After taking history and clinical examinations and ruling out other differential diagnoses, patients were randomly divided into 2 groups receiving IV ibuprofen or IV ketorolac using block randomization method. The physician that prescribed the drug, the patient, and the statistical analysis expert were blind to the type of drug used. All injections were performed under complete cardiorespiratory and blood pressure monitoring under the direct supervision of the senior emergency medicine resident.

First, injected solutions were prepared in similar packs by an emergency medicine specialist who had no role in the evaluation and prescription processes. The solutions were colorless and anonymous and both were diluted in 10cc distilled water. IV injection of a single dose of ketorolac was performed with 30 mg dose and IV injection of a single dose of ibuprofen was done with 800 mg dose. After drug injection, 500cc normal saline was prescribed for the patients.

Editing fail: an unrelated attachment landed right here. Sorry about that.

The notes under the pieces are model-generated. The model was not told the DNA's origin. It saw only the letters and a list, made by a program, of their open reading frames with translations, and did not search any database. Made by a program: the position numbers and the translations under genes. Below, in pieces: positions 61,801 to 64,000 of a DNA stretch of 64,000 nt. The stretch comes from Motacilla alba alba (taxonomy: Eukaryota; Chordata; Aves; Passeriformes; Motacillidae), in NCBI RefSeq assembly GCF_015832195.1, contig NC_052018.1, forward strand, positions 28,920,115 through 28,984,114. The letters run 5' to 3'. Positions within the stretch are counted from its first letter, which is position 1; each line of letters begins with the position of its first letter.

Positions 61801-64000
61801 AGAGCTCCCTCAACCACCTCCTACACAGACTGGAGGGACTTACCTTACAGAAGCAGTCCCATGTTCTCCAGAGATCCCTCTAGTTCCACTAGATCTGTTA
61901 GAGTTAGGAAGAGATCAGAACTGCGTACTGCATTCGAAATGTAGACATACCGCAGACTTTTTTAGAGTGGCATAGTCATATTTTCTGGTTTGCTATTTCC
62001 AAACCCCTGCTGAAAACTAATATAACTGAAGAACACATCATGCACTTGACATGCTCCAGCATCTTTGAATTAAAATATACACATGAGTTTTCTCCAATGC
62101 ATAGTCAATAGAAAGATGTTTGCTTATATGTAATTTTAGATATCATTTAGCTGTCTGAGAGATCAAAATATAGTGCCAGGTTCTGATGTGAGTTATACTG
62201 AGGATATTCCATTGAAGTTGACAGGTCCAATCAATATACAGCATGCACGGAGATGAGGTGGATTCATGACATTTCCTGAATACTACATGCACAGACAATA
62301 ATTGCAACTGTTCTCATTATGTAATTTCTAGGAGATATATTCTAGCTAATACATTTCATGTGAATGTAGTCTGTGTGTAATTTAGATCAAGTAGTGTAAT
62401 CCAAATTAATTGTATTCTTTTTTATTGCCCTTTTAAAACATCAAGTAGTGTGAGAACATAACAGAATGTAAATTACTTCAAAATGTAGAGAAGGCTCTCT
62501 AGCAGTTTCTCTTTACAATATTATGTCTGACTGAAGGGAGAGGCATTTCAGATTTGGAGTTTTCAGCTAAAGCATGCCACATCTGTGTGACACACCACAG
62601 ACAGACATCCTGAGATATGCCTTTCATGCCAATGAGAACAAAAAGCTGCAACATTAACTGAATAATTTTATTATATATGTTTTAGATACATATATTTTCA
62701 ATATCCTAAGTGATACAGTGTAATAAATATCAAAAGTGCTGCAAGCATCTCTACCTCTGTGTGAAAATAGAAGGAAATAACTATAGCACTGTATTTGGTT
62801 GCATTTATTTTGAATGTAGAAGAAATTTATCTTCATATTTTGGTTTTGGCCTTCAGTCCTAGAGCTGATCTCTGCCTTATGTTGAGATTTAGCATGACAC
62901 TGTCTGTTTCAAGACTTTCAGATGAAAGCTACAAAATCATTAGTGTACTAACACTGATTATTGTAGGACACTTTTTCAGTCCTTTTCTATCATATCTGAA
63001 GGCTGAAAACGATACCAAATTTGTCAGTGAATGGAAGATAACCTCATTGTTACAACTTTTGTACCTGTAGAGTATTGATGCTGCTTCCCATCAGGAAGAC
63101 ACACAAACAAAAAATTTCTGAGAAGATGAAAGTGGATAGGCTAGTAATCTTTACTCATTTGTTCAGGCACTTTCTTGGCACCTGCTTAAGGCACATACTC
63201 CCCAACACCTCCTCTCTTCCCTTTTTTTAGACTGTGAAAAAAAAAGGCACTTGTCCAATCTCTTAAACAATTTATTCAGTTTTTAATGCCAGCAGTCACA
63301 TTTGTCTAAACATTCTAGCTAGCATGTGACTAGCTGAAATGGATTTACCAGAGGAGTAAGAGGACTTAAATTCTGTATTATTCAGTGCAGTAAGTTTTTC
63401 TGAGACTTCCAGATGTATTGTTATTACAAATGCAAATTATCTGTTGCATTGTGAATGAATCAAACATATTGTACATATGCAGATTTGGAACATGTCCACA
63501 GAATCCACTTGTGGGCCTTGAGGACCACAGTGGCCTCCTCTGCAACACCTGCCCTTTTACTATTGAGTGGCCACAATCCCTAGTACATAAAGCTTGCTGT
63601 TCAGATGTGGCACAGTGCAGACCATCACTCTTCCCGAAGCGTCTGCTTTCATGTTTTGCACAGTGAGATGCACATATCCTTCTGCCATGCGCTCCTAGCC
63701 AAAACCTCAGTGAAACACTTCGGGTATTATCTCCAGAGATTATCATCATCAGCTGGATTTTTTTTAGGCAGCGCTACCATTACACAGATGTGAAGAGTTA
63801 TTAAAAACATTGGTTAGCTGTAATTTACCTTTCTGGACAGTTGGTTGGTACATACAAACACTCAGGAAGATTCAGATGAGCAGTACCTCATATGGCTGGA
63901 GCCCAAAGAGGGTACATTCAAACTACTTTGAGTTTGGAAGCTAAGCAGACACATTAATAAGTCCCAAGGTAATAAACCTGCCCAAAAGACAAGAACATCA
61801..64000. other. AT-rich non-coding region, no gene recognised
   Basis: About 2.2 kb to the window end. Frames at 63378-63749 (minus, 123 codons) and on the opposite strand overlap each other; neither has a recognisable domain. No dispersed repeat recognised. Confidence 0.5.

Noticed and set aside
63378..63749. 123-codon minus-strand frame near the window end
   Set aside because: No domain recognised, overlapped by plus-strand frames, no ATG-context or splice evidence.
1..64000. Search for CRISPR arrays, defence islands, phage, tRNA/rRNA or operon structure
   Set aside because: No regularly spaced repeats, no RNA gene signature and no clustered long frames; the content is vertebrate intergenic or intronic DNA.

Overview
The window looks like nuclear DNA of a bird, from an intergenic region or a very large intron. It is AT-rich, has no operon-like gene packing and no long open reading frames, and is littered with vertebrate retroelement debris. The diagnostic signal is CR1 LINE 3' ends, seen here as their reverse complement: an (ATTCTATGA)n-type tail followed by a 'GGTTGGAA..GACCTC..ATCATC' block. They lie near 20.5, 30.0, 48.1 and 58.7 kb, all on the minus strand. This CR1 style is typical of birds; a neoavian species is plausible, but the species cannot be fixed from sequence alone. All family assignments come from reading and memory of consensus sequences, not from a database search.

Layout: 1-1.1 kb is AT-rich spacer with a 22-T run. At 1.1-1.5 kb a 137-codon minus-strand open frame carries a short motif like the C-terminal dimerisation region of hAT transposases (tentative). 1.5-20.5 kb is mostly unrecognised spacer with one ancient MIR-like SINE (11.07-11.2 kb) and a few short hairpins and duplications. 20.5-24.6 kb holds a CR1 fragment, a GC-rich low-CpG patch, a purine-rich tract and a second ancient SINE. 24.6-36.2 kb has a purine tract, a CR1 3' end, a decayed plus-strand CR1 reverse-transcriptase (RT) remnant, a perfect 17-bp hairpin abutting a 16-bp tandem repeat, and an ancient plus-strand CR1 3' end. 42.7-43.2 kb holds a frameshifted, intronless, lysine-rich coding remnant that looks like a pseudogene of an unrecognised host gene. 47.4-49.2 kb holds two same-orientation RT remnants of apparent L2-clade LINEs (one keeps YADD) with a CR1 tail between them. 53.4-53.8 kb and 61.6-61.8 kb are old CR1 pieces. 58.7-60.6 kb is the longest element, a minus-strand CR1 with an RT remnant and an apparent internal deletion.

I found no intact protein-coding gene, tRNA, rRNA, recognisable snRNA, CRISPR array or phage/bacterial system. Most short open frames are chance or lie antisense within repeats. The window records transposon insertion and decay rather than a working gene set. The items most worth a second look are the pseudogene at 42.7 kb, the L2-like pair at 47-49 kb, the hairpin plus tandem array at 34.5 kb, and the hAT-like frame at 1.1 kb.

To make sure that the study is double-blind, preparation of the solutions, their injection, and recording results were done by 2 different physicians who were not in contact during the trial. It should be noted that the information regarding the injected drugs would only be given to the treatment team if undesirable side effects or other clinical changes would manifest for the patient, which required knowledge of the injected drug. After 1 hour of follow up, if the pain vanished, the patient was discharged based on the opinion of the in-charge physician. If the pain persisted, rescue medication (morphine sulfate with 0.1 mg/kg titrated dose) was prescribed according to the opinion of the in-charge physician and the patient was discharged after the pain was alleviated and their condition had improved. If the pain relief did not happen during the first 30 minutes, a case of treatment failure was recorded and rescue medication was prescribed. Pain relief of 3 points based on VAS score was considered treatment success.